A recent piece titled “Income Inequality: It’s Also Bad for Your Health” quoted Pop Center Executive Committee member SV Subramanian. The piece appeared in the New York Times’ “Upshot” column, which provides news, analysis and graphics about politics, policy and everyday life.
The Harvard T.H. Chan School of Public Health has announced its plans to launch a new PhD program in Population Health Sciences, with the first cohort expected to enter in Fall 2016. Harvard Pop Center faculty member SV Subramanian (Subu), PhD, will sit on the steering committee that will administer the interdepartmental program involving the Departments of Environmental Health, Epidemiology, Global Health and Population, Nutrition, and Social and Behavioral Sciences.
Harvard Pop Center researchers, including doctoral student Aditi Krishna and S V Subramanian, PhD, have published a study in the journal Global Health Action that examines how early life poverty affects physical growth over various life stages, with ages ranging from 6 months – 15 years.
Harvard Bell Fellow Fahad Razak, MD, Pop Center faculty member S V Subramanian (Subu), PhD, and Pop Center doctoral student are authors of a study in The American Journal of Clinical Nutrition that explores population-level changes in the BMI distribution over time, looking carefully at inequalities in weight gain between groups vs. within groups (interindividual). The findings suggest that future research should focus on understanding factors driving inequalities in weight gain between individuals.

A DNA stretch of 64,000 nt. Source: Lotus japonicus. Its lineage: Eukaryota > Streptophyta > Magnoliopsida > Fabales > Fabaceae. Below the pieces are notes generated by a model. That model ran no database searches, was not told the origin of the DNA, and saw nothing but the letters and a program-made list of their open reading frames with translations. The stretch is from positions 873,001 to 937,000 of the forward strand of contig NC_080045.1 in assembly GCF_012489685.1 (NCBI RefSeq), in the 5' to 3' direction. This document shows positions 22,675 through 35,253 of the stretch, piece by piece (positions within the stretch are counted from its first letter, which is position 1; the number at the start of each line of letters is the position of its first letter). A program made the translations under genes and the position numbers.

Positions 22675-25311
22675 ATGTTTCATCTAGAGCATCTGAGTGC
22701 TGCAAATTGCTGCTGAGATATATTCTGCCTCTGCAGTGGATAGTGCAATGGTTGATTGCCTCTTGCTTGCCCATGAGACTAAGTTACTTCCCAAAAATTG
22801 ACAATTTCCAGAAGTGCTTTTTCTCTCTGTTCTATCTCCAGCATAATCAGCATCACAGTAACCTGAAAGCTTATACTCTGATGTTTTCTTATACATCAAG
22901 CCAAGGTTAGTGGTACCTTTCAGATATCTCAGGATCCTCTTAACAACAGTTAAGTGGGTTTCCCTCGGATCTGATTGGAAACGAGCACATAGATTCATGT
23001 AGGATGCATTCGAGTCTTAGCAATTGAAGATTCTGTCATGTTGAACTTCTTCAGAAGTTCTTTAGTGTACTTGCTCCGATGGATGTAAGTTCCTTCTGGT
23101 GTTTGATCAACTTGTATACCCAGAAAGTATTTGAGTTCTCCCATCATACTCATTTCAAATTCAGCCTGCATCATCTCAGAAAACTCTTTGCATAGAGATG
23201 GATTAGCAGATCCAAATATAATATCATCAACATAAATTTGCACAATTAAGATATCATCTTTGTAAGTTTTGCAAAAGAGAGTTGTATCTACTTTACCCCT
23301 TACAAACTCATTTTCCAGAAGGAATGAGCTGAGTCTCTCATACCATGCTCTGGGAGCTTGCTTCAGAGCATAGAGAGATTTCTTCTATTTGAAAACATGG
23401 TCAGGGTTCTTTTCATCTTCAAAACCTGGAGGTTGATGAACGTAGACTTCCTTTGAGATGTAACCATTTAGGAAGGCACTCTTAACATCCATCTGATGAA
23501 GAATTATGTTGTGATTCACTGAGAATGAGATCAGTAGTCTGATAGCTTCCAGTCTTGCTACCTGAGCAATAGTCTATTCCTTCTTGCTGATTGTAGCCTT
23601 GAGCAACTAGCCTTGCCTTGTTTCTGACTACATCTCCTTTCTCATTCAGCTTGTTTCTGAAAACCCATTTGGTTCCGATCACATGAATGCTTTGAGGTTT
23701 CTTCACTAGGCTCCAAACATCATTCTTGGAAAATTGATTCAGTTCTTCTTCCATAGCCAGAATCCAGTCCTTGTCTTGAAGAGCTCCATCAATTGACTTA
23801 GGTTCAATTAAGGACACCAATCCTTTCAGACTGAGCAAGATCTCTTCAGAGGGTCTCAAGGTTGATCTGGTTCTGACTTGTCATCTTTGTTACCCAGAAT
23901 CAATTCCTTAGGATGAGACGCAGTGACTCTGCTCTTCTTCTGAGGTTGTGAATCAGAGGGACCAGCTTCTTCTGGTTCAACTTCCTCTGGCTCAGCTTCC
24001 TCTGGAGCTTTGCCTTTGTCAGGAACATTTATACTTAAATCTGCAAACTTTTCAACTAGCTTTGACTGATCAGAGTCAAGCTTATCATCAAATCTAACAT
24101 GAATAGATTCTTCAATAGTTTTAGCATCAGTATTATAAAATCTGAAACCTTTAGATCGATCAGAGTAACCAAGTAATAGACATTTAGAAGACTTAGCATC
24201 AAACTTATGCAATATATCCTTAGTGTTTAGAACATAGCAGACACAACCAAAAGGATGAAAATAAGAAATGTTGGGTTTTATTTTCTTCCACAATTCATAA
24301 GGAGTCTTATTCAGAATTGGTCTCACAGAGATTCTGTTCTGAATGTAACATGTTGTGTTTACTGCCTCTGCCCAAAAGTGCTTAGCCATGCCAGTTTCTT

The findings of a recent study co-authored by Harvard Pop Center faculty member S.V. Subramanian and Yerby Fellow Mariana C. Arcaya have been published in Health & Place. The study examines whether minority and poor neighborhoods have higher access to fast-food restaurants throughout the United States.
Although it is commonly thought that older sexual partners are a major risk factor for HIV for young women in sub-Saharan Africa (and there have been public health campaigns launched to discourage these relationships) in a recent study co-authored by Harvard Pop Center affiliated faculty members Ichiro Kawachi, SV Subramanian, and Till Bärnighausen partner age-disparity did not predict HIV acquisition amongst young women.
It is well documented that recently bereaved spouses are exposed to an increased mortality risk (known as the “widowhood effect”). Harvard Pop Center affiliated faculty members SV Subramanian (Subu), PhD, and Maria Glymour, ScD, have co-authored a study published in The American Journal of Geriatric Psychiatry that reveals that spousal health actually starts to decline prior to the death of the loved one, suggesting that interventions designed to mitigate the “widowhood effect” should begin prior to bereavement.
In honor of its 50th anniversary, the Harvard Pop Center recently held a symposium titled Reimagining Societies in the Face of Demographic Change that featured presentations by Julio Frenk, Lisa Berkman, Babatunde Osotimehin, Jack Rowe, and Sir Michael Marmot, as well as a panel discussion including Pop Center Associate Director David Canning and faculty members Amitabh Chandra, SV Subramanian (Subu), and Mary Waters. Video recordings of these presentations and discussions are now available on our website.